EcommerceBytes-Update, Number 150 - September 04, 2005 - ISSN 1528-6703     5 of 8

Auction Software FAQ: What is the eBay API?

By Andy Geldman

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In this column, I will answer some common questions about software for online auction users. Some of these questions are ones I have been frequently asked, while others address areas that are not well understood, or have myths to dispel. If you have a question you would like to see answered here, please contact me at the email address below.

Today's question is, "What is the eBay API?"

Many eBay users will have heard of the eBay API, but few know what it really is or why it matters to them. Don't let the three-letter-acronym confuse you: an API is just a defined way for one program to access another program. In this context, "program" includes websites. So, the eBay API is eBay's official way of allowing other programs and websites to communicate with them and carry out tasks on behalf of users.

Most of the day-to-day functions you carry out on eBay can be done via the API, including searching, listing, dealing with disputes, and so on. Programs that use the API are able to streamline and automate these tasks without the user needing to visit the eBay site.

Some eBay functions are not exposed through the API, including bidding and registering a new user. Because bidding is not available, sniping programs do not work through the eBay API - it is of no use to them.

Those who want to develop an application that uses the API must register with the eBay Developers Program and submit their programs for certification by eBay. They pay an annual membership, a certification fee, and a small access fee every time they use the API.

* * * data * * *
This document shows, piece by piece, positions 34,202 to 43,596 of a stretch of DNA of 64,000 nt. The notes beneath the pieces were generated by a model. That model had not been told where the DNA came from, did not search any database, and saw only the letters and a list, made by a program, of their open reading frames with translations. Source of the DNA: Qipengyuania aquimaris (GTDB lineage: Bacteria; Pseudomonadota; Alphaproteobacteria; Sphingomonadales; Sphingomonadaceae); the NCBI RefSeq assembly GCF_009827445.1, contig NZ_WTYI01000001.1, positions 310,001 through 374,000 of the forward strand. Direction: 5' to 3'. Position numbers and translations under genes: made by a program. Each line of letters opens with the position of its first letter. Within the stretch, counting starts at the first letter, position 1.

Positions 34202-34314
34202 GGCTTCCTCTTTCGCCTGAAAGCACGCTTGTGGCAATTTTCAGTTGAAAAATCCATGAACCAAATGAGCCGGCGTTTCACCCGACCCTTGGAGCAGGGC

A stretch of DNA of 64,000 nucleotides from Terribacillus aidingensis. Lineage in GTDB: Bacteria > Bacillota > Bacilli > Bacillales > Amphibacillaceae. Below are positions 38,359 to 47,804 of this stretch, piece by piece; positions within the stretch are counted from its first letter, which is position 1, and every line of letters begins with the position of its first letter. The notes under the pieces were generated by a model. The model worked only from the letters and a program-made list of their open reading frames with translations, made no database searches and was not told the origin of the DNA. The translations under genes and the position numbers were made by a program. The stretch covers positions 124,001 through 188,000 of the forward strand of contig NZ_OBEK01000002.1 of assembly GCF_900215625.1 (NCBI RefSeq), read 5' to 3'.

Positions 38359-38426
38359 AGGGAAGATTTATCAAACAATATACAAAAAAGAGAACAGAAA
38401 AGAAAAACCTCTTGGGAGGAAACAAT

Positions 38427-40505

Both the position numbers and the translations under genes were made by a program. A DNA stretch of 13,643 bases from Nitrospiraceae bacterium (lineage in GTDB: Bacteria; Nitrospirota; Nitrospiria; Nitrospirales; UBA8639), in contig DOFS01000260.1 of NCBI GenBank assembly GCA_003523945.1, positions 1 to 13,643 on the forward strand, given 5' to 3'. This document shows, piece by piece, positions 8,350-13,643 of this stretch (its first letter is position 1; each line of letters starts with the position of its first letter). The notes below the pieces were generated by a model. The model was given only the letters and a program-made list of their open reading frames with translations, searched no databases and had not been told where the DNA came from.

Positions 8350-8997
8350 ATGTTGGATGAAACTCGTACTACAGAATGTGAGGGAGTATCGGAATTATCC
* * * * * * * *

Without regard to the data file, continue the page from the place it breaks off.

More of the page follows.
The usage fee may seem very low (less than 3 dollars for 1,000 "calls") but consider that one call is incurred for adding a dispute, making a second-chance offer, submitting feedback, accessing My Messages and so on. (Listing and re-listing do not count towards these calls, but eBay charges listing fees for that instead.) This usage cost is one reason why most API developers charge users a fee based on sales volume. Ongoing development, customer support, and hosting fees also play a part.

Developers use the API because it is officially supported and offers a reasonably stable and efficient way for them to interact with eBay. On the downside, a considerable investment is required to create a certified application, and development must be continuous to keep up with changes and new functionality. They also have to pay the access fees generated by customers as they use their product.

The eBay API matters to users because it enables the development of programs with extensive and reliable access to eBay. You should expect API-based applications to work smoothly with eBay (though quality varies) and, normally, to be charged higher fees the more you use the service. Non-API applications are more likely to go wrong, but can have lower fees. Look for the "eBay Compatible Program" graphic or the older "eBay Certified Developer" logo to determine if a developer uses the API.

Links

eBay Developers Program
http://developer.ebay.com

API Logo Examples
http://developer.ebay.com/join/logo/compatibleappdownload

eBay Developers Program blog
http://ebaydeveloper.typepad.com


About the author:

Andy Geldman is a freelance ecommerce and IT consultant, and webmaster of Web Retailer, a guide to eBay software and services Andy lives in London, England and can be emailed at andy.geldman @ salubritas.com


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